Monday, March 22, 2010
Variety - Bradley J. Steiner
by Bradley J. Steiner (1973)
In this article we’re going to be addressing the advanced barbell man. When I say “advanced” I mean fellows who have been playing (ahem!) with barbells and dumbells for several years (or a year, at least), and who have succeeded in becoming (a) Big, (b) Strong, and (c) Are satisfied with their existing level of size and strength, at least for the time being. Beginners can read on, if they like, but I urge only lifters who have achieved points a, b, and c to actually use the training methods we shall discuss. In lifting, as in many other fields, there is a time and a place for everything.
As most of you are probably already aware, I regard muscle pumping, cramping and “muscle spinning” exercises as the worst mistake a weight-trainee can make. I have succeeded, I am confident, in making readers acutely aware of the importance of the heavy, basic exercises in building and maintaining size and strength. Too much cannot be said about the desirability of heavy leg, back, shoulder and chest work for the best results in training. For a skinny fellow, a hard gainer, or even a natural athlete who wants great gains, the BASIC work is the thing. Don’t ever forget that. But once you’ve successfully built up to a decent level, then what? How then can you bring out the most, how can you “sharpen up” a well-bulked physique and not lose strength? With VARIETY in training!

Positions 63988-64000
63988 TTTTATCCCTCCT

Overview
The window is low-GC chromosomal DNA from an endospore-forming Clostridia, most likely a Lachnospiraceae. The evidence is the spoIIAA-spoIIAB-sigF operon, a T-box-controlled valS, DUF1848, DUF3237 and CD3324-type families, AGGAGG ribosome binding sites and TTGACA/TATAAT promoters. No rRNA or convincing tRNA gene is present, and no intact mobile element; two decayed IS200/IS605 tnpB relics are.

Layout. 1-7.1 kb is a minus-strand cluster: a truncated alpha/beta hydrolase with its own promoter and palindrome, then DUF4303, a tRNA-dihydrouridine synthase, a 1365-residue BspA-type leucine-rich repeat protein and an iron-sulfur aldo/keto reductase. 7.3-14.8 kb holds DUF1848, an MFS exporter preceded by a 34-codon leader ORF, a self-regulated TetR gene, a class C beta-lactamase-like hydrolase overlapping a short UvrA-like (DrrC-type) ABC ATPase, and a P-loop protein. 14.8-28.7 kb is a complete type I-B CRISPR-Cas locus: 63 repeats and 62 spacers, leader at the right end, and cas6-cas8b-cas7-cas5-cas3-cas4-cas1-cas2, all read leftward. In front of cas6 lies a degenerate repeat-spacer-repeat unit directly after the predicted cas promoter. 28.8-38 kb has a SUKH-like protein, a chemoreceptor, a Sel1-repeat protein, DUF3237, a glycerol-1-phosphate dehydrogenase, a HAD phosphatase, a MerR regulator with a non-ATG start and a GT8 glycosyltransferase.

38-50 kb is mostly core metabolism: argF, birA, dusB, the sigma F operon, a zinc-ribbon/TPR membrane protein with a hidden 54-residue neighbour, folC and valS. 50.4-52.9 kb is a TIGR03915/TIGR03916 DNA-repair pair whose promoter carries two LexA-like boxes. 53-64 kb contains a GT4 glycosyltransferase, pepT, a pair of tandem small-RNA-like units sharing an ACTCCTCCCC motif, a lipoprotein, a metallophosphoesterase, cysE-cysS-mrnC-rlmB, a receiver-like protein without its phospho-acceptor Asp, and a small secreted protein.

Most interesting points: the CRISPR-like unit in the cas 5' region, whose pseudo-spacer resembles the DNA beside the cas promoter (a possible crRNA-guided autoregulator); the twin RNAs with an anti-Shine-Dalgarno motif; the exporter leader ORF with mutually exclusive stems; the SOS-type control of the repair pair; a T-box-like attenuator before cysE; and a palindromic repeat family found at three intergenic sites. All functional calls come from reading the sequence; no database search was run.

So much garbage has been written about the value of such exercises as the concentration curl, the hack squat and the various “shaping” exercises. Many advanced men have actually come to regard it as axiomatic that advanced workouts must be “pumping up schedules” requiring hours every night of the week if they are to be successful in shaping and molding a big defined body. NONSENSE! You can see the fallacy in this widely accepted notion by remembering the following:
If a body is big because it is fat, then the only thing that a super-duper three-hour schedule will accomplish is tearing down the solid tissue you’ve built, and replacing it with inflated tissue. If you want muscles that are shapely, then the main requirement is to build them up more, never, ever to reduce them or overwork them!
Please reread that last sentence. It happens to be a fact – a truth about the human musculature – that very, very few trainees seem to realize. Merely burning off excess fat will not make muscles more slender in appearance, and more defined. You don’t have to work for that, though – you can get it simply by eating less. Also, working hard for extreme “anatomy chart” definition can put you in the loony bin. Working correctly for shape can put you ahead of that game.
The key to building superior shape, as I’ve said, lies in maximum development of the muscles. The key to maximum development is heavy exercise. The key to using heavy exercise for the ultimate in shape is variety. NOT a variety of light, spinning and pumping movements, but a variety of good, heavy-duty exercises.
To illustrate what I mean, have a look at the following three routines:
Bent Arm Pullover
Press Behind Neck
Dumbell Alternate Press
One Arm Row
Any of these three schedules, followed thrice weekly, would put the exerciser in fantastic shape. It would build more bulk and power than he’d want, and it would surely suffice in bringing him past the stage where he felt like an old lady when he wore a T-shirt.